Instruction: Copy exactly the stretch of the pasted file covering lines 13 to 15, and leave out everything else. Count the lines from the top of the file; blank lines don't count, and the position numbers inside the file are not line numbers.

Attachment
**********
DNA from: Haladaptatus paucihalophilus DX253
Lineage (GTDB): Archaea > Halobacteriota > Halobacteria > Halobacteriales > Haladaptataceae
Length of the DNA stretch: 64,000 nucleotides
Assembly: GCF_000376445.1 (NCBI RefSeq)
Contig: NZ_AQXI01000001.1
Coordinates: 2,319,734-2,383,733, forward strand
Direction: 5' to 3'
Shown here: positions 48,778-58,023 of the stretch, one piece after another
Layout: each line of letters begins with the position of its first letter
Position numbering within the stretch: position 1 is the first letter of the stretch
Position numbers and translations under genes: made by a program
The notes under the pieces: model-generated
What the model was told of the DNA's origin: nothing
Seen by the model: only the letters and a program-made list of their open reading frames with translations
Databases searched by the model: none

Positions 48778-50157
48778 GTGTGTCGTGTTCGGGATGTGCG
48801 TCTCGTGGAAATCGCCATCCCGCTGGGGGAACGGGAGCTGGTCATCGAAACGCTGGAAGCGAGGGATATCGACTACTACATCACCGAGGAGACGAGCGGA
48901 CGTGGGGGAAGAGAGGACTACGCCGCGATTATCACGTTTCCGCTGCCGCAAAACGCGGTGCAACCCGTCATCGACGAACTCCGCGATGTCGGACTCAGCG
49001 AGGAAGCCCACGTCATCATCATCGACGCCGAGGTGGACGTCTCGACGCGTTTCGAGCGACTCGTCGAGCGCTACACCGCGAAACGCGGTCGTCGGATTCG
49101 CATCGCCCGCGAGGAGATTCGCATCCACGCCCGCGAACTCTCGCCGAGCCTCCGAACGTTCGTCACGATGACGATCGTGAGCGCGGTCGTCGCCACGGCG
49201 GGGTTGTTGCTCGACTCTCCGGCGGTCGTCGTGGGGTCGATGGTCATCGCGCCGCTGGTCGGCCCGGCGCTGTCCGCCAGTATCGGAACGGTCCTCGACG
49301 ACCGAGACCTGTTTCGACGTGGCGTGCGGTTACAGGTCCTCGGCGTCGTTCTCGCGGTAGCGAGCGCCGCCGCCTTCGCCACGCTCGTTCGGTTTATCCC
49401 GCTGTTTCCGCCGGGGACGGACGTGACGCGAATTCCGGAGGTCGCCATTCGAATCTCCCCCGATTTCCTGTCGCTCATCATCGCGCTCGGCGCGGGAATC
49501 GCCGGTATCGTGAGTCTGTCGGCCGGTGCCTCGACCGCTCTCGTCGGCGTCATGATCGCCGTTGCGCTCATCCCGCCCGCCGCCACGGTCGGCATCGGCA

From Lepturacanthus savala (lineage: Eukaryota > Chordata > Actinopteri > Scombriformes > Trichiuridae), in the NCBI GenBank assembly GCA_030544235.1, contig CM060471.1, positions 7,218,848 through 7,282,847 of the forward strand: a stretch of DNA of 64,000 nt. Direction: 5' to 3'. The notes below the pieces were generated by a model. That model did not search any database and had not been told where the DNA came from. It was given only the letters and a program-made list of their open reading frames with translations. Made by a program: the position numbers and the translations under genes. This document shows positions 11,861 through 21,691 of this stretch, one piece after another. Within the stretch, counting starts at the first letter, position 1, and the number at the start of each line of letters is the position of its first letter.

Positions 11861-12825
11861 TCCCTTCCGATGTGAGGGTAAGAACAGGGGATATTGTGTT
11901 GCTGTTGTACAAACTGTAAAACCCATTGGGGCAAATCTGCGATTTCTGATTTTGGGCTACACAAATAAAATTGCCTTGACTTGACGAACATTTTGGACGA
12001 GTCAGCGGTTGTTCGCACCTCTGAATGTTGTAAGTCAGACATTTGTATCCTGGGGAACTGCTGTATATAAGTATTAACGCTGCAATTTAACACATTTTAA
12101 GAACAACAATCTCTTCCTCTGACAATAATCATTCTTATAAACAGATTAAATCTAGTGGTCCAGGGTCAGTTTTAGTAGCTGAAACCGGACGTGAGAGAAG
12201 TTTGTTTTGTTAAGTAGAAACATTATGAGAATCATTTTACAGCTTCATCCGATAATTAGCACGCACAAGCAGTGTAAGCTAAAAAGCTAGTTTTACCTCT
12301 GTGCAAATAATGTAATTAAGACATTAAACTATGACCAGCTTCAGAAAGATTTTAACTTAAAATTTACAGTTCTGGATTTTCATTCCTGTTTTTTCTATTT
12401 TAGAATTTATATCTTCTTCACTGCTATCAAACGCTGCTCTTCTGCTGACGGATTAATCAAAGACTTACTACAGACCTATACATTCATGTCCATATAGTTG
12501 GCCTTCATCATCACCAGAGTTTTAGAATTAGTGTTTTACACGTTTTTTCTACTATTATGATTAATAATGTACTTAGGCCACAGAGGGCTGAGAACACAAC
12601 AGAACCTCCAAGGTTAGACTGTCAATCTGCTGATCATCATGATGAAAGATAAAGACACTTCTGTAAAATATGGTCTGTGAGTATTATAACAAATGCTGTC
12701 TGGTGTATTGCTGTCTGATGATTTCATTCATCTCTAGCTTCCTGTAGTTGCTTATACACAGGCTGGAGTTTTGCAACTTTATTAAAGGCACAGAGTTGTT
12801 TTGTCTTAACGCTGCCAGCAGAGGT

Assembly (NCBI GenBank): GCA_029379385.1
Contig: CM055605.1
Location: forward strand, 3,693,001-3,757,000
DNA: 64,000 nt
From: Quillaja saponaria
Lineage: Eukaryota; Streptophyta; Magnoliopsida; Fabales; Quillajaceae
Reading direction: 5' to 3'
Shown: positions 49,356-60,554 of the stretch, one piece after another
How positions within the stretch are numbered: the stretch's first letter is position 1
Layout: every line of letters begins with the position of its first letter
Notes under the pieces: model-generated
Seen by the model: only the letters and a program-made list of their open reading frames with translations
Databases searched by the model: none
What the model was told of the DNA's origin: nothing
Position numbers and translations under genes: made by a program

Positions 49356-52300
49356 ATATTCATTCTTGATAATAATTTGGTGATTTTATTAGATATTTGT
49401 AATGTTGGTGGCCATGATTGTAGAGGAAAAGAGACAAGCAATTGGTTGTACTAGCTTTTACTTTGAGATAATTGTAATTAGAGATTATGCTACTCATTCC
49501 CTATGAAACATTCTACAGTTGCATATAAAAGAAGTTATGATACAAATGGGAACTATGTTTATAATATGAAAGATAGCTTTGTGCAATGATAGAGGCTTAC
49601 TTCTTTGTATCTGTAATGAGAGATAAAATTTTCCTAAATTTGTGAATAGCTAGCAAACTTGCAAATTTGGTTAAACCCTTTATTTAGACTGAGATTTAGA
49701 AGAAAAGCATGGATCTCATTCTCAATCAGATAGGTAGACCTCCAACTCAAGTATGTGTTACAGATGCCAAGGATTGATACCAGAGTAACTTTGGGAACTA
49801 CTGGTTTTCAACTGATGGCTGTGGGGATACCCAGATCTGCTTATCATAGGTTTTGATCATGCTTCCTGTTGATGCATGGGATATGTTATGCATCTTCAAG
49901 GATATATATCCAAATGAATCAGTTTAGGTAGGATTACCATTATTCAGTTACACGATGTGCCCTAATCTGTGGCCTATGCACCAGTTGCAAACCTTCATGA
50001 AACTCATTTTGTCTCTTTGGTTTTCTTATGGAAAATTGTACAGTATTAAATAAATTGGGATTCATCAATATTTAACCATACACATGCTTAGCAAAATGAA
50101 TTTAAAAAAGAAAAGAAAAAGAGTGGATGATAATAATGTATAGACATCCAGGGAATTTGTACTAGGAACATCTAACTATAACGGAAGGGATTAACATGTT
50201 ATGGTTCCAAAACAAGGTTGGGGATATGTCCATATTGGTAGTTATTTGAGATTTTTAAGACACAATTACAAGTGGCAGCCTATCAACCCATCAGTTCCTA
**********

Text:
What the model was told of the DNA's origin: nothing
Seen by the model: only the letters and a program-made list of their open reading frames with translations
Databases searched by the model: none